Carbon dioxide (CO₂) emissions come from two sources: using things (also called operational emissions) and making things (embodied emissions). To cite a well-known example of the first kind, your home probably burns natural gas for heating and uses electricity that may have been generated from fossil fuels. Governments plan to eliminate these emissions by making buildings better insulated and airtight, so they use less energy and ensure that renewable sources, such as wind and solar, generate enough power.
But what about the second kind—those embodied emissions from making thermal insulation, solar panels, bricks and concrete blocks in low-energy buildings?
A typical cubic meter of brick has an emission of about 357 kg CO₂. This is due to the extraction of the raw material from quarries, processing, shaping into raw stones and firing in a kiln at a very high temperature. One cubic meter of concrete can emit about 3,507 kg of CO₂, ten times more than brick.
These and other materials add many tons of embodied emissions to the construction of a home. An alternative material based on a mixture of hemp and lime, called hemp concrete, has according to research published in 2008, negative embodied emissions of -108 kg CO₂ per cubic meter. This is because the hemp crop absorbs more CO₂ during growth than is released when making hemp.
A typical three-bedroom semi-detached house, newly constructed of brick, insulation and concrete blocks, will contain about seven tons of CO₂ in the exterior walls alone. An additional 19 tons of embodied CO₂ will be incorporated into the ground floor floor slab, which is typically made of concrete, the roof, glazing and other materials, bringing the total to 26 tons of embodied CO₂.
If engineers fit the same house with solar panels on the roof, it will have negative operational emissions of -0.6 tons of CO₂ per year. That’s because when solar panels generate and supply electricity to a home, they not only avoid emissions that would otherwise have been generated by fossil fuels, they also reduce them by the same amount by supplying new clean energy to the grid. This is why the official way to account for these so-called net-displaced emissions is to use them with a minus sign.
These negative operational emissions will offset the incipient embodied emissions from year to year. At this rate, the total embedded and operational emissions of the semi-detached house built with conventional materials in 2021 will be reduced to zero by 2065.
If the same house is built of hemp concrete, with walls thick enough to achieve the same level of insulation as in the house, made of conventional materials, the built-in emissions in the exterior walls will be -7.3 tons. Adding the remaining 19 tons of embodied CO₂ stored elsewhere produces 11.7 tons of embodied CO for the entire house.
Since the starting point for embodied emissions is much lower in the hemp-walled house, the solar panels on the roof will eliminate the house’s total emissions by 2041 – 25 years earlier than the house made of conventional materials.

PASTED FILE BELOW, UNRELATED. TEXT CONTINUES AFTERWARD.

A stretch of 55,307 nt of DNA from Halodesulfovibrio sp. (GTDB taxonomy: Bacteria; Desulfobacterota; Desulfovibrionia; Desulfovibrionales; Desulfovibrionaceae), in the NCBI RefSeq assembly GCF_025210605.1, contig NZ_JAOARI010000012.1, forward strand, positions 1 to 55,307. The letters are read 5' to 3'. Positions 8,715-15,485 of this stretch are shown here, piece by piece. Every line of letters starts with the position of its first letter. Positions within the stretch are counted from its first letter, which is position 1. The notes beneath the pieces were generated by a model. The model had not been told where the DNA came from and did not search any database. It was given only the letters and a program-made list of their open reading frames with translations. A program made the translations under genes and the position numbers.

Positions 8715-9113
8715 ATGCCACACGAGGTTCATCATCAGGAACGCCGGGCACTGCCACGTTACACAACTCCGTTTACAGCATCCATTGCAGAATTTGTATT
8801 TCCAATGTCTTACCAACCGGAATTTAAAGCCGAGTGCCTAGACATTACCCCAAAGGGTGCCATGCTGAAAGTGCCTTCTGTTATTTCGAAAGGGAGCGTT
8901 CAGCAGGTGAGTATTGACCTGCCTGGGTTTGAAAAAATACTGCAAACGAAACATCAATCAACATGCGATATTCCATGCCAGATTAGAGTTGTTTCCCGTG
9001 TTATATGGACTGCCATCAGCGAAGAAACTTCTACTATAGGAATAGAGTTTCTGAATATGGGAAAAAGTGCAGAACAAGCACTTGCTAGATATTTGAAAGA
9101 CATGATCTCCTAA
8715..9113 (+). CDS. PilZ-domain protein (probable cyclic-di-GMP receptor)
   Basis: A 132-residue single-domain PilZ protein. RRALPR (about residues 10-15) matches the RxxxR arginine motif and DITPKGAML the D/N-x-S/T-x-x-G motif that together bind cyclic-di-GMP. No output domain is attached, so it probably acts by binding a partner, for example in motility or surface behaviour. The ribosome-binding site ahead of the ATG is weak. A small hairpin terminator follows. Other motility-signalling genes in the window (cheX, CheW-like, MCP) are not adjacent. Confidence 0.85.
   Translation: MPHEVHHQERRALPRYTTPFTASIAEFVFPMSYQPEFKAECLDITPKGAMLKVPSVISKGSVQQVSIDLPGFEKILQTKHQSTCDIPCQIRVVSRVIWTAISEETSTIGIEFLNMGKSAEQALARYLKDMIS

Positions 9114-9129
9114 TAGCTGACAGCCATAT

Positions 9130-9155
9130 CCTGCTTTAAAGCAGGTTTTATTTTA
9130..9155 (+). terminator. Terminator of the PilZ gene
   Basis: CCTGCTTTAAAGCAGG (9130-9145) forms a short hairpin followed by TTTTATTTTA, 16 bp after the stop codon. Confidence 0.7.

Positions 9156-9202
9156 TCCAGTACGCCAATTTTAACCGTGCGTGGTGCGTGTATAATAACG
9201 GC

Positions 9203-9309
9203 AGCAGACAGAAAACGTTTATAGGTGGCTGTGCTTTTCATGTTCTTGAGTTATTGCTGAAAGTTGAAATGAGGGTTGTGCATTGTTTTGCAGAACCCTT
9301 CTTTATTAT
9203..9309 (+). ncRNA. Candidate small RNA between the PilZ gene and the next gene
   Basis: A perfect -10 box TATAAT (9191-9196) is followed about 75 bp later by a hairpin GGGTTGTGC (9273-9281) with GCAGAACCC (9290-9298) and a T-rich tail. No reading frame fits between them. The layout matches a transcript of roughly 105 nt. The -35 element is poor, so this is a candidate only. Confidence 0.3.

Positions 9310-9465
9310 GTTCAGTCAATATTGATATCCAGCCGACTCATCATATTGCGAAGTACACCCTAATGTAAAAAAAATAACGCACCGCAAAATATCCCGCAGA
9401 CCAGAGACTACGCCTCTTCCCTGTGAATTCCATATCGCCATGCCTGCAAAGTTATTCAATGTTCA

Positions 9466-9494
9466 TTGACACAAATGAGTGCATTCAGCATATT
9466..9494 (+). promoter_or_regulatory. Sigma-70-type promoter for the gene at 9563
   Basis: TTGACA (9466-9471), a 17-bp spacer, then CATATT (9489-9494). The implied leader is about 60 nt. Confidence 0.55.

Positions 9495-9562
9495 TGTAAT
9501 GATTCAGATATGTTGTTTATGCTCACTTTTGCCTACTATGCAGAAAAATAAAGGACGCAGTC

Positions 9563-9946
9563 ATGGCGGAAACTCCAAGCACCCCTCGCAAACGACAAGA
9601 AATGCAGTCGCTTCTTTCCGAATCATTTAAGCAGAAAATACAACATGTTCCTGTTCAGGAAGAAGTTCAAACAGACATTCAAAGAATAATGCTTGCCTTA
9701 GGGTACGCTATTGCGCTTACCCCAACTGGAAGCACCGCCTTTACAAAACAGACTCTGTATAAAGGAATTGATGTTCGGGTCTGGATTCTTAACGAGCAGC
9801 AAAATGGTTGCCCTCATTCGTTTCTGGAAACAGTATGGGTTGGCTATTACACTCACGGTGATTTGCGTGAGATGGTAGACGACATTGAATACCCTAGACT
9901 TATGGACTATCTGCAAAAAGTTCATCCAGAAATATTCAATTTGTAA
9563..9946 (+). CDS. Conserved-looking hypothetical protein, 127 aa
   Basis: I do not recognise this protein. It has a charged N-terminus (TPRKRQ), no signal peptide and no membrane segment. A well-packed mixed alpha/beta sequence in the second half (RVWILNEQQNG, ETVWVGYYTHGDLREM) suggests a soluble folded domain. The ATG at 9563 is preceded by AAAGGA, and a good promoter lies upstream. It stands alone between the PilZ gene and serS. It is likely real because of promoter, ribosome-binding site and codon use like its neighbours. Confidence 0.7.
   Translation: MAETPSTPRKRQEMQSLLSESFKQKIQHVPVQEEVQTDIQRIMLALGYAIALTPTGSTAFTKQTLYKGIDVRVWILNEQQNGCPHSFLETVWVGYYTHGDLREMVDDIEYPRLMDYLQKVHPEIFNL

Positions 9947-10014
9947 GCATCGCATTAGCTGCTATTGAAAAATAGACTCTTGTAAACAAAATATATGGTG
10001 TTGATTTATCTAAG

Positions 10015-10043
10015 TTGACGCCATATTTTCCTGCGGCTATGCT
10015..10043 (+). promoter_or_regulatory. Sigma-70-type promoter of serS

However, new buildings are only a small part of the problem. About 80% of the buildings that will be there in 2050 already exists and have high operational emissions.
Existing buildings must be retrofitted with thermal insulation and renewable energy systems, such as solar panels and heat pumps or other renewable heating systems, to achieve net zero. Tight doors and windows and mechanical ventilation systems are used to keep these buildings airtight and to prevent cold wind from entering or warm air coming out.
For more than ten years, our laboratory has been monitoring the energy consumption and CO2 emissions of the Birmingham zero carbon house. The house was built in 1840 and expanded and renovated in 2009 with solar panels and thermal solar collectors for heating water. In 2010, the house won an award for architectural excellence from the Royal Institute of British Architects.
Emissions in the original building materials have been present in the atmosphere since 1840. The house has been retrofitted with materials that required little energy to make, such as unfired clay blocks, bricks from demolished buildings, recycled newspaper insulation, lime plaster with recycled soil glass, tamped earth floors and reclaimed 200-year-old wood from the floor of a silk factory .
Even then, the embodied emission after the retrofit amounted to more than 40 tons of CO₂. The renewable energy systems, including solar panels that generate electricity and solar thermal collectors that heat water, reduce the house’s total emissions year over year, but our calculations showed that the house will not reach net zero until 2030.
Failure to account for embodied emissions could mean exceeding carbon emissions targets by decades. Even a home retrofitted with numerous recovered materials and negative operational emissions will take 21 years to reach net zero. This puts into perspective the magnitude of the effort needed in the UK and beyond to reach net zero by 2050.
Fully 75% of British municipalities strive to make their activities carbon neutral by 2050, including the social housing stock. These targets, which in many cases are brought forward to 2030, cannot be achieved without taking into account the embodied emissions in construction materials. The net-zero target by 2050 may seem a long way off, but taking embodied carbon into account means recognizing that countries may have already exceeded it.
This story is part of The Conversation’s coverage at COP26, the climate conference in Glasgow, by experts from around the world.
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